The position of the organ console in the Gresham Chapel was a challenging one for the organist. It was difficult for the organist to hear the organ, and more difficult still to hear the organ, congregation and choir together. Worse still, it was almost impossible to hear the organ above a church full of singers. Consequently it did not lead or inspire singing, and singers in the chancel would frequently lag behind those in the north aisle. By late 2000, the organ was in a bad state of repair, and the decision was taken to replace it.
In December 2000, the Ministry of Defence advertised the imminent disposal of the organ of St Mark’s Garrison Church, Shorncliffe Barracks, Folkestone. Built for the MOD in 1976 by Hill, Norman & Beard, it had lain silent following the decommissioning of St Mark’s in the late 1990’s. On 6th January 2001, Graham Powell and Gavin Barrett visited Shorncliffe and, despite the freezing conditions in the church, were able to play the instrument and assess its suitability for our needs. The vast interior of the church had been stripped of all fixtures and fittings, apart from the organ itself. The organ, consisting of 2 manuals and pedals and 20 speaking stops, had not been played or tuned for at least two years, and was badly out of tune. Despite this, Graham and Gavin were impressed by the quality of what they saw and heard. Even though the organ was 25 years old, it was in very good condition and showed hardly any signs of wear. Most importantly, it appeared to be an ideal replacement for the old Mander organ.
The next three months saw a period of intense activity, during which a comprehensive report was produced by organ consultant Ian Bell and the viability of transferring the organ to Limpsfield was thoroughly investigated. As in 1960, much thought was given to the positioning of the instrument, and following advice from the Diocesan Advisory Committee and others, it was finally accepted that the east end of the Gresham Chapel was to be the preferred position. Although the Clayton and Bellstained glass at the east end of the Gresham Chapel would be obscured, the siting of the organ would still allow viewing of the glass by walking around to the rear of the instrument. After an anxious wait, a sealed bid made on behalf of the church was accepted by the MOD on 30th March 2001.
In May 2001, the firm of Peter Collins Ltd provided a competitive estimate for the work of dismantling the Shorncliffe organ, transferring it into storage, restoring it and installing it at Limpsfield. They were subsequently awarded the contract, and in June 2001 the Shorncliffe organ was dismantled and transferred to their workshops in Melton Mowbray.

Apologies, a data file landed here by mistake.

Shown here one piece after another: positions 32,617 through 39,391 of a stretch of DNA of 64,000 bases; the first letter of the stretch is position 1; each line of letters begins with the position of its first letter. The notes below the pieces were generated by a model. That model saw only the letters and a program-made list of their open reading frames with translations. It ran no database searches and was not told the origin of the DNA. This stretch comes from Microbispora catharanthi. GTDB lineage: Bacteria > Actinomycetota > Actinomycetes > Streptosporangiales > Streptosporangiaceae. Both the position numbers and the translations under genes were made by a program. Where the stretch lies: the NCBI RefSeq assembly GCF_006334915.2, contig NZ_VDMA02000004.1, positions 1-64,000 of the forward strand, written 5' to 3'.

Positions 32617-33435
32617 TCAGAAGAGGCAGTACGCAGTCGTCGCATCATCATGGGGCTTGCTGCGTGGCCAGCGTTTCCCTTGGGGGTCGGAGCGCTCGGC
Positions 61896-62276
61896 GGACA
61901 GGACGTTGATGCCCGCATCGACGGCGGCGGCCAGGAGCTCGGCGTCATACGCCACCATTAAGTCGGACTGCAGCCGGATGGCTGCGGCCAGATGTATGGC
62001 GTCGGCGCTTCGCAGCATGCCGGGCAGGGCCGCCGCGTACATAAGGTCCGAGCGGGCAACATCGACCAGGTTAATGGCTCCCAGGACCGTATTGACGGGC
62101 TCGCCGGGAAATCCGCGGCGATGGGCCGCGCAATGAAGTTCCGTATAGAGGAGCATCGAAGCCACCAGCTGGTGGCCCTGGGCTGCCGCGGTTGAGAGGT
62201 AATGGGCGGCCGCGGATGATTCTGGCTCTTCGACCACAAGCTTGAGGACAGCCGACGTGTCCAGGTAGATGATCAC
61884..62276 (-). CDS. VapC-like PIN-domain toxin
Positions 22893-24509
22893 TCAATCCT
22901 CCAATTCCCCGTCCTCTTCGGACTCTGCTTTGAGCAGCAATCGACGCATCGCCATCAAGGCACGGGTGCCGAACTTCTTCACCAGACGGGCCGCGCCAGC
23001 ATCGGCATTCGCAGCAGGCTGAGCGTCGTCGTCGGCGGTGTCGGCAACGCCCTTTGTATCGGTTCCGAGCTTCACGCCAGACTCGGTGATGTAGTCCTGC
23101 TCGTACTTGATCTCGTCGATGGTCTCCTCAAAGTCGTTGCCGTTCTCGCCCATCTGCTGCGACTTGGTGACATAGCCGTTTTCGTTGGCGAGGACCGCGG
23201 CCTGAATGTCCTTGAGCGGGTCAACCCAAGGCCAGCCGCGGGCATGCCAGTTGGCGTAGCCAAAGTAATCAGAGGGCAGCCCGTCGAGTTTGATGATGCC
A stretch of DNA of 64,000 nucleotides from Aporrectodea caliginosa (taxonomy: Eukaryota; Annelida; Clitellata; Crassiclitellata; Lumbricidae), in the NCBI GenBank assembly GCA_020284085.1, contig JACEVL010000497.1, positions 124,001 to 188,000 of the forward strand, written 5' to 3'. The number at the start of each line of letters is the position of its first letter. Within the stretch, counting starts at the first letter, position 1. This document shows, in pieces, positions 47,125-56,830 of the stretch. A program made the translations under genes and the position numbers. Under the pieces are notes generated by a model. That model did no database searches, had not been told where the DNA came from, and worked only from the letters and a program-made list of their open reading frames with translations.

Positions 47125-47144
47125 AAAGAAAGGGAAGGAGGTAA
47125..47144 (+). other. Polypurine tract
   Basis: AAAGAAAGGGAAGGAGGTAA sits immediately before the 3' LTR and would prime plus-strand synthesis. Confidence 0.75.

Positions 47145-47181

The Mander organ was removed from St Peter’s in March 2002 by the firm of F.H. Browne and Sons. After this, all services in the church were accompanied by an electronic organ kindly loaned by Gavin Barrett. Happily, F.H. Browne & Sons were able to use various parts of the old Mander organ in other instruments. The noted Dykes Bower façade has been installed at St Andrew’s, Deal; the console is now in use at St Leonard, Wallingford; and the 16’/8’ Trumpet unit and Swell mixture have been incorporated into the organ at St John the Baptist, Barham. During the following months the opportunity was taken to remove all traces of the organ platform from the Gresham Chapel arch – a huge engineering task – and to completely restore and redecorate the church interior. At the same time in Melton Mowbray, the “new” organ was gradually restored and modernised. The manual and pedal actions were replaced, and on the Great organ, a Clarion 4’ was replaced with a new Sesquialtera 12.17, and a Bourdon 16’ and a tremulant were added. On the Swell organ, a Cromorne 8’ was replaced with a new Hautboy 8’, and the Mixture 22-26-29 was recast as 15-19-22. A new solid state capture system with eight levels of memory was added, and the number of pistons was increased to six per division. In addition, six general pistons were provided. The pedal towers were reversed to allow the organ to fit beneath the roof of the Gresham Chapel. The dull zinc case pipes in the pedal towers and in the centre front of the casework were replaced with bright spotted metal pipes, and a cymbelstern consisting of six untuned bells and a revolving star was generously donated by Gavin and Sue Barrett in memory of their parents, Don and Norah Barrett and Thomas and Phyllis Littlehales. Installation of the new organ at St Peter’s commenced on 15 November 2002. The organ was dedicated on the evening of 7 December 2002 by the Bishop of Southwark, the Rt Rev Tom Butler. In its new home, the organ speaks with a wonderful clarity and vigour. It is capable of the gentlest accompaniment, or of effectively leading a church full of singers. It also excels in the authentic performance of a wide range of schools of organ music, particularly that of the Baroque period. It has attracted praise from a number of leading players, and recitals are given on it in May, July and September each year. It is an exceptional instrument of which we are justifiably proud. GP.